A simple maneuver derived from the thumb chokehold having a wrestler drawing back a hand and striking the windpipe with only the thumb, sometimes while holding the opponent by the nape. Performed by wrestlers like Ernie Ladd and Umaga. Bad Luck Fale uses a variation, what is preceded by a choke-lift, called Grenade
A move in which one wrestler runs towards another extending their arm out from the side of the body and parallel to the ground, hitting the opponent in the neck or chest, knocking them over. This move is often confused with a lariat.
Popularized by Mick Foley and named after his "Cactus Jack" gimmick. The attacking wrestler charges at an opponent against the ring ropes and clotheslines them, the charge's force and momentum knocks both the wrestler and the opponent over the top rope outside the ring.
An attack used by a wrestler where instead of knocking down a standing opponent, aims to squash them against the turnbuckle.
Any variant where instead of aiming at just one opponent, the attacking wrestler knocks down two opponents at once.
Also known as a jumping clothesline or a flying clothesline, this move involves the attacking wrestler running towards an opponent, then leaping into the air before connecting with a clothesline. This variant's use is commonly associated with The Undertaker and Roman Reigns. Another version sees an attacking wrestler leap up into the air and connecting with a clothesline onto an opponent leaning against the corner turnbuckle.
As the opponent runs to the ropes on one side of the ring and rebounds against them, the attacker also runs to the same ropes and rebounds ensuring to be behind them and performs the clothesline as the opponent turns to face them.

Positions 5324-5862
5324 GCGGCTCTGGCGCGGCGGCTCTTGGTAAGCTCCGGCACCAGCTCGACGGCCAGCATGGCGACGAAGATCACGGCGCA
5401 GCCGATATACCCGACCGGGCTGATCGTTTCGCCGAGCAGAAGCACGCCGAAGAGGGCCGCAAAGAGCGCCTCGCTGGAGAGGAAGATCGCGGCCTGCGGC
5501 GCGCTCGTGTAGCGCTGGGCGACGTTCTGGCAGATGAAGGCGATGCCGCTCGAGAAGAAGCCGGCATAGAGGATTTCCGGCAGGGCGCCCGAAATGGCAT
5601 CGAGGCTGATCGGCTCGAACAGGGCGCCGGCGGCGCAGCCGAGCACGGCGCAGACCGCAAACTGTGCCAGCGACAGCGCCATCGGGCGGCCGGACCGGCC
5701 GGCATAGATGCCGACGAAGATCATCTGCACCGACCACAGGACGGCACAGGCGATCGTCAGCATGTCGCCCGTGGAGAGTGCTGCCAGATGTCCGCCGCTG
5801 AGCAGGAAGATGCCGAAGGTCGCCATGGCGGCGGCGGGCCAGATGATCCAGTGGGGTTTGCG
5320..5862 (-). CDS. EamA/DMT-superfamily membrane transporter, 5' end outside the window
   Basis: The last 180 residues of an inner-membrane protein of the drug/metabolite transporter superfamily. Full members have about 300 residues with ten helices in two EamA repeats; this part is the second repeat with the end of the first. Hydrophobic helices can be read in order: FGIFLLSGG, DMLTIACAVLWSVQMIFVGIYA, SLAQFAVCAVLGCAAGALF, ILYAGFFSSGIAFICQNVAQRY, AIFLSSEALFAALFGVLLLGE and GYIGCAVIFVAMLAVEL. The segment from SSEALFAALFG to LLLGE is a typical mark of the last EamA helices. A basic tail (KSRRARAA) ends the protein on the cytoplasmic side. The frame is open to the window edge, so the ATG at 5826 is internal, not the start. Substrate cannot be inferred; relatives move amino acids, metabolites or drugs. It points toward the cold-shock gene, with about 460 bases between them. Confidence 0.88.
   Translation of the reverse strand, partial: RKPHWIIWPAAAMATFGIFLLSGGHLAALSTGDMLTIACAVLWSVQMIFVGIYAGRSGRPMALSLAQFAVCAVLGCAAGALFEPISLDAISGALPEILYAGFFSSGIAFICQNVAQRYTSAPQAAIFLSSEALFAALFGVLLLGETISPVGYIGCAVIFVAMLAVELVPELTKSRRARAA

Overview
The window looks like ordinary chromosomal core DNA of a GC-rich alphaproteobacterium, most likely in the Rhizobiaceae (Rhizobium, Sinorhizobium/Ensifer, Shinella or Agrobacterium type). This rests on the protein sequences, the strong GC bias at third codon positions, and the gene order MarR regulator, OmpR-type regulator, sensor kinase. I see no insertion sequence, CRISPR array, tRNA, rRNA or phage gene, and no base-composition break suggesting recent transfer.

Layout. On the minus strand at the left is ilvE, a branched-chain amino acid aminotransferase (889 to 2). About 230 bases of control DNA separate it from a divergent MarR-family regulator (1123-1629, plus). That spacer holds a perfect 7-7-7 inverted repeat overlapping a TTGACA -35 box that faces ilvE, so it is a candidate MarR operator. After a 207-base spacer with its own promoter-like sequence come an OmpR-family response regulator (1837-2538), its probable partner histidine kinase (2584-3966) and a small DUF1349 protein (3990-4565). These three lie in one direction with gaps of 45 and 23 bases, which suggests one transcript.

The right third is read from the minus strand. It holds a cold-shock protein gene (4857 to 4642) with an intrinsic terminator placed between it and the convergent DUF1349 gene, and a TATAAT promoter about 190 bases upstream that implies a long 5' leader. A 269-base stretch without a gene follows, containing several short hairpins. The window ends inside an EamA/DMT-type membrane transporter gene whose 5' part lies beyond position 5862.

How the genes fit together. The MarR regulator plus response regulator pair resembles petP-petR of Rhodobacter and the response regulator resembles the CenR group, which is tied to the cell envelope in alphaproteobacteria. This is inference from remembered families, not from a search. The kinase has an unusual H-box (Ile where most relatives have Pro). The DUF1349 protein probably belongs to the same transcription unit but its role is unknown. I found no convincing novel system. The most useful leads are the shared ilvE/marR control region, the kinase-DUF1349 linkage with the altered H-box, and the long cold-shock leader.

In this attack a wrestler uses a three-point stance, then runs and clotheslines the opponent. Famously used by performers with known football background, such as "Hacksaw" Jim Duggan or "Mongo" McMichael.
Also known as a double sledge or polish hammer after its most noted user, Ivan Putski. It sets an attacking wrestler clutching both hands together, swinging them downwards hitting usually the opponent's back, face, or top of the head. The many names of this move come from the attack mimicking the motion seen when people swing a sledgehammer or axe. There is also a top rope variation.
The Wrestler performs a discus before clutching the hands together and delivering the double axe handle. It was used by Manabu Nakanishi as Yaijin Hammer.
Attacks in which an attacking wrestler jumps and falls down onto an opponent on the floor, striking with a specific part of the body.
The wrestler either falls forward, or jumps up and drops down, hitting a lying opponent with a kesagiri chop on the way down, usually landing in a kneeling position.
A move in which a wrestler jumps or falls down on an opponent driving their elbow into anywhere on the opponent's body. A common elbow drop sees a wrestler raise one elbow before falling to one side and striking it across an opponent. The Rock popularized the high impact elbow drop and called it The People's Elbow.
Another common elbow drop is the pointed elbow drop, that sees a wrestler raise both elbows up and drop directly forward dropping one, or both elbows onto the opponent.
This variation sees the wrestler raise one elbow before falling and simultaneously twisting around as falls to one side, striking the opponent with the elbow anywhere on the body. Sometimes, the wrestler will swing one leg around before the fall, gaining momentum for the corkscrew twist, first invented by "Nature Boy" Buddy Landel in 1984.
This is any elbow drop which is performed after applying a headlock, the most widely known variation is the inverted facelock elbow drop, in which a wrestler puts the opponent into an inverted facelock, and then turns 180°, dropping the elbow across the opponent's chest, driving them down to the mat. This was used by The Hurricane as the Eye of The Hurricane.